It is perhaps worth saying something here about the topics of race and gender, because they do come up in the story here and there, and it underlies much of the story’s subtext. Alicia is one of the few black students at Wintermoor, and she looks up to the one other black female in the school, who has risen to the student council. The majority of students are white, with a few other exceptions, and, for the most part, all of this works very well. People don’t overtly bring up characters’ ethnicities except in one situation which screams, “here’s what a microaggression looks like.” And that, perhaps feels a little untrue. Not the microaggression bit, but the fact that in an upper-crusty northeastern school in the early 80s that Alicia never once faces overt, in-your-face racism. And, I think the reason for this is that if she had, the game would assume that whoever the racism came from, would be entirely unsympathetic. And this game is about sympathy and empathy. It wants to save everyone which, as a Universalist, I admire and sympathize with. But I do wish they had tackled that bit of reality a little more directly, or, at least, explained why Alicia doesn’t once face anything like that in the game.
Otherwise the normalizing of a black female protagonist who loves writing and fantasy and works to keep her friends together, is anxious about her own place in the school, looks up to anther girl, and is oblivious to the boy who has a crush on her, is first, long-overdue, and second, very welcome. Alicia, despite my first impressions of the character, is well-fleshed out. Though, I’m not sure that she has much of an arc in the story that is distinct from the arc the school as a whole experiences.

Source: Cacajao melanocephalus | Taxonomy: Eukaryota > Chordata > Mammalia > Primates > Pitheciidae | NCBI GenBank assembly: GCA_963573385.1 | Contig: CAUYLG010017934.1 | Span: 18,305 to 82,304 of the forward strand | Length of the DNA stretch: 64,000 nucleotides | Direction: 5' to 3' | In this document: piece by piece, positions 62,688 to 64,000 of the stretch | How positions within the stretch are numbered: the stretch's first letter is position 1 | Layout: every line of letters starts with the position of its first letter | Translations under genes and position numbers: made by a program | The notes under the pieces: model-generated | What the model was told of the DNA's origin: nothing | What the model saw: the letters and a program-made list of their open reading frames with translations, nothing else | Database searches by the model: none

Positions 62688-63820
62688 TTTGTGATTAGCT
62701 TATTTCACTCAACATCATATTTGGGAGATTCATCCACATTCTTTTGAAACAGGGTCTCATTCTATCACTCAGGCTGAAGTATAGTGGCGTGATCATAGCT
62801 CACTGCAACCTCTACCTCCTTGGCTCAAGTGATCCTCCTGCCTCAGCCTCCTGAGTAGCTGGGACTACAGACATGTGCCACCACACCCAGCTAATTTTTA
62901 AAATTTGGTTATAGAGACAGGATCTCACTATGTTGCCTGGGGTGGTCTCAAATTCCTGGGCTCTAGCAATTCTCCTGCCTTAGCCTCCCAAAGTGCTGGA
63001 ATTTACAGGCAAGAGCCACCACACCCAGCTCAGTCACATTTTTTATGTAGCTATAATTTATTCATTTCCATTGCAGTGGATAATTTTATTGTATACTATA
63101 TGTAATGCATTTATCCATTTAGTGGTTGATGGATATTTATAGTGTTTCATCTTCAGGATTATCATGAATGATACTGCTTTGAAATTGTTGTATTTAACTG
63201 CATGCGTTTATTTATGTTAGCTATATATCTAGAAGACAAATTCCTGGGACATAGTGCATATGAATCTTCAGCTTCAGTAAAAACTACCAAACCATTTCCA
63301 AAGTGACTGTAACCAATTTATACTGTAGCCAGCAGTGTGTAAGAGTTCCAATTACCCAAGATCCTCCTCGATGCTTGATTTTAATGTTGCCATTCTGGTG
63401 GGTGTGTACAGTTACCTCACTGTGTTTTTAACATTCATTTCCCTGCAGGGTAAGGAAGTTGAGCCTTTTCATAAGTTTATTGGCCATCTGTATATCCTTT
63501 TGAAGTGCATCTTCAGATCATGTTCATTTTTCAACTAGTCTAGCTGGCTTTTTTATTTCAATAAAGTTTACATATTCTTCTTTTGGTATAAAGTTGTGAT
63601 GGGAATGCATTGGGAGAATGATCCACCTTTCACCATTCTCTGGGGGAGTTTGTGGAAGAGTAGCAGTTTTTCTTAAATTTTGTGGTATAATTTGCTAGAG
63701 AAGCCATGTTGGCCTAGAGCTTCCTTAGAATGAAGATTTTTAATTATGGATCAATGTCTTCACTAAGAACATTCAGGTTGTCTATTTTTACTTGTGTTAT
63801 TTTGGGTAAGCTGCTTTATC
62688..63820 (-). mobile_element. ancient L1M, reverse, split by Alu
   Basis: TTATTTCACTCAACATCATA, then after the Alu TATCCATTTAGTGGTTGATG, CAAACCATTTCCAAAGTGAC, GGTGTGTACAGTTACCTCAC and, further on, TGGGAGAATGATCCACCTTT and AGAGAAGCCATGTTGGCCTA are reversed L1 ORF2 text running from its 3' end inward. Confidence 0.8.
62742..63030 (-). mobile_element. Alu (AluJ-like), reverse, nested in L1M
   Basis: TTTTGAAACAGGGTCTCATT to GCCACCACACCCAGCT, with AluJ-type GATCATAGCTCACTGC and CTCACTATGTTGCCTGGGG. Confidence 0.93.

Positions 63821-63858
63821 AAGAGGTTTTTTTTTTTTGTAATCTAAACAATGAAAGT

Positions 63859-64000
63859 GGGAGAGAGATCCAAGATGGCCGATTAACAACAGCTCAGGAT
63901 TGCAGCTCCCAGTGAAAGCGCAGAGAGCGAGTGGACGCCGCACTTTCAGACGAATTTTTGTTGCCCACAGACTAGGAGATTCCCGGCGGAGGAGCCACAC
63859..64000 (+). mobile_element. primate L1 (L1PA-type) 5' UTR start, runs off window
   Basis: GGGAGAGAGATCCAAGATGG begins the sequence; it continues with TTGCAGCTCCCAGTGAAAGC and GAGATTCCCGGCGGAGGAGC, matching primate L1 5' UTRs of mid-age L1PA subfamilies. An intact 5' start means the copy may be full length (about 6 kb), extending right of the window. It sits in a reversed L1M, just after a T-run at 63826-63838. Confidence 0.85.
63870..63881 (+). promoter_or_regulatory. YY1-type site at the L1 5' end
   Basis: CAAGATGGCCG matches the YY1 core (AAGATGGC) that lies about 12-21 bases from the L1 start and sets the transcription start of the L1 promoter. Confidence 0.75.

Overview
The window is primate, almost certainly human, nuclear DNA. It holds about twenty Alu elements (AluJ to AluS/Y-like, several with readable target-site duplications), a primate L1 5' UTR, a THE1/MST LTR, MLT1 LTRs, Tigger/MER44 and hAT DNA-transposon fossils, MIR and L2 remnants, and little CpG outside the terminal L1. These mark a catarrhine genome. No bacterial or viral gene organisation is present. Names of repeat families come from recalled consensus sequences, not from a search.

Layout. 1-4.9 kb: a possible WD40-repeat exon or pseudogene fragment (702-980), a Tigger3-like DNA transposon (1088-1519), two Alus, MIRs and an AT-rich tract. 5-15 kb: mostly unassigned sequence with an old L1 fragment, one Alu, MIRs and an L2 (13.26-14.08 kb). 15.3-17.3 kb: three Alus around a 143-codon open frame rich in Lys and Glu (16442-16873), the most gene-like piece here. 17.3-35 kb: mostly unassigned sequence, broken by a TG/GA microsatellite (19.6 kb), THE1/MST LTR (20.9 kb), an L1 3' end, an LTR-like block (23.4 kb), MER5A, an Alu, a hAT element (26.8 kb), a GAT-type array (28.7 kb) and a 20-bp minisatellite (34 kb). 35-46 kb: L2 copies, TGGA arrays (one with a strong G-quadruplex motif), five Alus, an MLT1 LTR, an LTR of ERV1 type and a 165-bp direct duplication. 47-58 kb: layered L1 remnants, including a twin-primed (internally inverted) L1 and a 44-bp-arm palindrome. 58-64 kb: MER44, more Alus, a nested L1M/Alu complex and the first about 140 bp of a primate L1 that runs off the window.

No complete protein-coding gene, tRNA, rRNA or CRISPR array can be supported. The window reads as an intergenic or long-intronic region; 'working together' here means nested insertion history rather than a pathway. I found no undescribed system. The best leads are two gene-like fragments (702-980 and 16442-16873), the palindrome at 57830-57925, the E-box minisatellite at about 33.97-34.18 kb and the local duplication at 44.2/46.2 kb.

Now, I will say right off the bat, that as someone who was instrumental in creating a gaming group for my local church, and someone who has read the Silmarillion a number of times, I immediately sympathized with Colin, one of the original trio of your team. I took the lecture that Alicia gave him about reading other people than Tolkien to be a bit heavy handed, and I found the fact that Alicia is always right when it comes to her somewhat ignorant cis-male Caucasian friend to be…frustrating. Unless it comes to rules-lawyering, Colin has nothing to teach Alicia, but she has everything to teach him. Essentially, Colin is boiled down to his love for gaming and standard popular fantasy, and there’s nothing else he has to offer. And, once he’s been boiled down to this, it’s critiqued the whole game through. It’s not that the game is unsympathetic to Colin, it isn’t, but he, and to a lesser degree, Jacob, have really nothing to offer to Alicia in return for her insights. That isn’t to say she’s never wrong, she is. But not when it comes to Colin, and that felt a little on the nose.
It took me around 12 hours to play through Wintermoor, and because of the tediousness of the between-combat parts, it definitely felt its length. This was exacerbated by the continued introduction of new team-members almost right up until the end of the game, which made the pacing feel off. However, with that general length in mind, the game is quite good for one-hour chunks to sit down, do a few battles, have a few conversations, and advance the story. You could probably do the game in less time, but I did every side-mission I could, less for those story bits, and more for the gear that you get.
I would recommend Wintermoor Tactics Club overall with the desire that, if they were to ever make a “Year 2” version of the game, that the puzzles would have more depth, and the social elements of the game would play a larger part in the game mechanics.